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Why Are Cities Still Signing Long-term Technology Contracts? (Contributed)

Can cities pull themselves out of a purchasing cycle that only benefits vendors?

When a government employee creates a software RFP, trying to enumerate every possible requirement the city has for the particular purchase can feel like climbing a tall mountain. And long contract lengths can seem laughable — when was the last time in your personal life you got locked into a 60-month contract for software?

The history of government software contracts is long, but it can be summed up quickly. First, contracts were adopted because that’s how other services were purchased at the time. Then they stuck around during the era of on-premise solutions that required cities to have physical ownership of software solutions. Now they’re lasting (somewhat successfully) due to procurement processes in the age of cloud-based applications. The result today is that many cities are frustrated and stuck in an ugly purchasing cycle that only benefits vendors.

This frustration is completely understandable, because contracts for cloud-based software are problematic for a few reasons: They create misaligned performance incentives between vendors and cities; they require buy-in from many stakeholders who may be only peripherally aware of the needs of end users; and they generate large amounts of work in the form of exhausting RFPs. Finally, contracts feel antiquated in a time when other software can be tried risk-free because billing happens on a monthly basis and users can cancel at any time.

Local government offices are composed of some of the most organized, focused professionals out there, delivering amazing services for their communities. They deserve software tools that help — not hinder — their important work. Unfortunately, long-term contracts set vendor incentives against building and enhancing software over time, as they set their sights on new customers rather than retaining existing ones. When contracts are short-term (or even better, month-to-month), vendors are forced to continually improve and evolve their products, or face swift cancellation.

In other words, vendors must earn their customers’ business every single month. When governments start to realize they hold the power in the relationship by holding vendors to a higher standard, it will cause a sea change in software offerings industrywide.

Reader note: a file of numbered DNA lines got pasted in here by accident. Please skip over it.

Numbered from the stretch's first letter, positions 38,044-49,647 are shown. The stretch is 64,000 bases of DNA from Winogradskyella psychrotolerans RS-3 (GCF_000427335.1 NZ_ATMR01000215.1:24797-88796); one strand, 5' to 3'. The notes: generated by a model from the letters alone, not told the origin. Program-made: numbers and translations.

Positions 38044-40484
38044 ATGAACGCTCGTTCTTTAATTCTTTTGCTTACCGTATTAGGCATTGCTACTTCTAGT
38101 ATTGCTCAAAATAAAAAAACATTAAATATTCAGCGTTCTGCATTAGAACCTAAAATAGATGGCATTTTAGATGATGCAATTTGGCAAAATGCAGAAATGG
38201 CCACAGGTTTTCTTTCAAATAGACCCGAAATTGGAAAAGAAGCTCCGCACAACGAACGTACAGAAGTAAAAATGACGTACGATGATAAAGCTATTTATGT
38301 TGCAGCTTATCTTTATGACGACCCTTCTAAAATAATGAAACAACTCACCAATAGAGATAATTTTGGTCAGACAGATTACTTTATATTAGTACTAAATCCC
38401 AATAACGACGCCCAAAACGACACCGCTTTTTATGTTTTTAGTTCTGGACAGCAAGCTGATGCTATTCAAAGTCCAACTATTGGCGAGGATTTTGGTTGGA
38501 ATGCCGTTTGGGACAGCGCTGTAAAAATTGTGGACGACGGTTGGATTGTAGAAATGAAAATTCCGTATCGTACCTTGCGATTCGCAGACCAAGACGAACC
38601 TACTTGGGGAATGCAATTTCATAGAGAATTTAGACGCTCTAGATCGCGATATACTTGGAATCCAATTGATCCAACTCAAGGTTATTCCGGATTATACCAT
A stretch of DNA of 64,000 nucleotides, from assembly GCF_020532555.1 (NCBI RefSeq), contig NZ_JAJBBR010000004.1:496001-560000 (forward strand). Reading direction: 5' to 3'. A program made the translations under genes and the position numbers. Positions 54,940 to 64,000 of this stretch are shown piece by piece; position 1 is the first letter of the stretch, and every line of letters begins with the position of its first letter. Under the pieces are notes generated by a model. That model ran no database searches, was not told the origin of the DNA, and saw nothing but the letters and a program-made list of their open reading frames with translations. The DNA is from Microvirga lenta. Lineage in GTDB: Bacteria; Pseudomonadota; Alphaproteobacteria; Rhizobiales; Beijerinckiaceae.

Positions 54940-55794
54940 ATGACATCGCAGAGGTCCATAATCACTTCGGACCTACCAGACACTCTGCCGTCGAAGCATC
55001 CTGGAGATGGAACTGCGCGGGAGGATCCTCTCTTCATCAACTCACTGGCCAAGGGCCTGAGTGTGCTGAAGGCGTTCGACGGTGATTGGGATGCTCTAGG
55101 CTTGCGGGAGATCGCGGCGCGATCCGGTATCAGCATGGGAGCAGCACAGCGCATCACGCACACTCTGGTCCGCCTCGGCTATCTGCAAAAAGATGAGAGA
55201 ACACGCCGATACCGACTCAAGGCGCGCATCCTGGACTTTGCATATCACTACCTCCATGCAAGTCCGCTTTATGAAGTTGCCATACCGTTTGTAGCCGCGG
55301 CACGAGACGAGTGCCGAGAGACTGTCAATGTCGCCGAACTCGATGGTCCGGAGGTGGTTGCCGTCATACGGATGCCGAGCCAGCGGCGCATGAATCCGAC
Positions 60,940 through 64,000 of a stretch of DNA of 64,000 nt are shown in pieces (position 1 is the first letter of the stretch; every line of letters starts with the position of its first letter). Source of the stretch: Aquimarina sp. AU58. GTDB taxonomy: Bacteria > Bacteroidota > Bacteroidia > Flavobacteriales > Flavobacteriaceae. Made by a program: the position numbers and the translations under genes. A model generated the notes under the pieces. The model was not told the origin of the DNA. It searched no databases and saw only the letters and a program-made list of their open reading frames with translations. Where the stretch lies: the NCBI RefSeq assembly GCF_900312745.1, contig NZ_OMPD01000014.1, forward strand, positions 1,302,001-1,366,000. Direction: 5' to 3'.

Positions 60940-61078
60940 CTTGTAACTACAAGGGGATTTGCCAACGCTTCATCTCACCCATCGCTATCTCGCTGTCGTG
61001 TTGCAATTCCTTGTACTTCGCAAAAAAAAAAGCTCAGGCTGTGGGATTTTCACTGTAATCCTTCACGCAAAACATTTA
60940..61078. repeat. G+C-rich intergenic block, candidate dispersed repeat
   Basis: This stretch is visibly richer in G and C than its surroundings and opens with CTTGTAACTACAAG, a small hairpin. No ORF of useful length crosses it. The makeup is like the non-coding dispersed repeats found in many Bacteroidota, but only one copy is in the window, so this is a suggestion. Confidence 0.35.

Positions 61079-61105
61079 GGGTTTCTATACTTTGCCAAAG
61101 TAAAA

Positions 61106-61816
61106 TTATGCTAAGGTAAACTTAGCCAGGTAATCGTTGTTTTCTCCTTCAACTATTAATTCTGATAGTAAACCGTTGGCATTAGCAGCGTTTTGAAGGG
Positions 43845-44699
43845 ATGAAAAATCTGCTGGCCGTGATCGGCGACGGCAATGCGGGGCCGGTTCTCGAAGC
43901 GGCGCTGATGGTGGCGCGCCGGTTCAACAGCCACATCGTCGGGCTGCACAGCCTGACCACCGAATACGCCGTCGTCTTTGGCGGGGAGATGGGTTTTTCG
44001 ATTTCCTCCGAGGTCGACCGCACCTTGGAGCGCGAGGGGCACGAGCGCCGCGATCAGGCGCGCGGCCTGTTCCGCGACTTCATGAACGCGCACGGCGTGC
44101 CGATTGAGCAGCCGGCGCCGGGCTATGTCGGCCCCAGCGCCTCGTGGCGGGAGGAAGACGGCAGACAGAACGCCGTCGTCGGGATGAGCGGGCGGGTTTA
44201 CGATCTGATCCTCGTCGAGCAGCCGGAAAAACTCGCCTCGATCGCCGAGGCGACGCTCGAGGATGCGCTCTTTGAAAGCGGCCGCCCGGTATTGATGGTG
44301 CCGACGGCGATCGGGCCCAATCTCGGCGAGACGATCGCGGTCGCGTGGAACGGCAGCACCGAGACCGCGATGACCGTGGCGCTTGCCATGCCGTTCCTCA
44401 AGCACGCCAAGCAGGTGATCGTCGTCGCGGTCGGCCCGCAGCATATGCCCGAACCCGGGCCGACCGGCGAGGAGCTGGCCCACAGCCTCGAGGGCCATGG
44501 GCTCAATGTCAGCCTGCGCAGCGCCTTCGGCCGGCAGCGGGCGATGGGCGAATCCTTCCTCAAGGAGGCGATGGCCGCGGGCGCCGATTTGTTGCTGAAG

Moreover, in a contracts-oriented process, software buyers (typically procurement teams in cities) aren’t usually the people who will end up using the software being purchased. They are super-experienced negotiators and managers of valuable government finances, but not the individuals using products. They end up building RFPs without translating end-user desires into the requirements that end up being critical during project rollout, frequently because end users are so deep in work that they aren’t able to partner deeply on the writing (after all, their job is to deliver great services to constituents, not design the perfect software solution for their needs).

Without contracts in place, end users can be sold to in a direct manner — they can “taste the goods” themselves, so to speak. This ensures that stakeholder interests are aligned throughout the purchase process, and makes it far more likely that everyone will be happy with the product they now have to use.

Ultimately, this doesn’t just make end users happier — it also saves procurement teams a ton of work in the RFP building process. Many RFPs have hundreds of requirements built into dozens of pages of explanation. While these requirements are detailed and extensive, lack of cooperation from end users or other teams can leave holes even in the best-laid plans. The procurement team then ends up responsible for centrally deciding on software that goes to another team — with a work-benefit analysis to their detriment.

Most importantly, dropping contracts from government software purchasing allows government offices to try software risk-free. In six of America’s biggest cities, individual offices have experimented with my own company’s software with two or three users before rolling out to a larger city deployment. They’ve had the ability to see the proof in the pudding without setting themselves up for a risky engagement with a relatively young vendor. Even better, they’ve been able to truly use it — no holding back, as users tend to do when in a free trial.

Finally, it’s critical to observe that moving from a contracts-oriented to monthly sales model will actually drive more choices of software for governments. Currently, the bar to entry for any vendor is high, given the lengthy contract time and governments’ proper aversion to trying out new vendors with a long-term commitment. Vendors who are willing to sell month-to-month, while putting their business on the line, will see more interest more quickly because of the relatively risk-free nature of engagement.

Moving away from contracts is good for government, good for software providers and good for the constituents who ultimately benefit from productive tools in government.

Nick DeMonner, CEO of Seneca Systems, co-founded the company with the goal of strengthening the vital bond between the government and its people. Today, Seneca's Constituent Services Platform, Romulus, is deployed in city offices across the country, including in Chicago, Houston, Los Angeles, Sacramento and Miami. Prior to Seneca, Nick was a software engineer and early member of the team at Gusto (formerly ZenPayroll). Nick holds a BA in philosophy from Santa Clara University.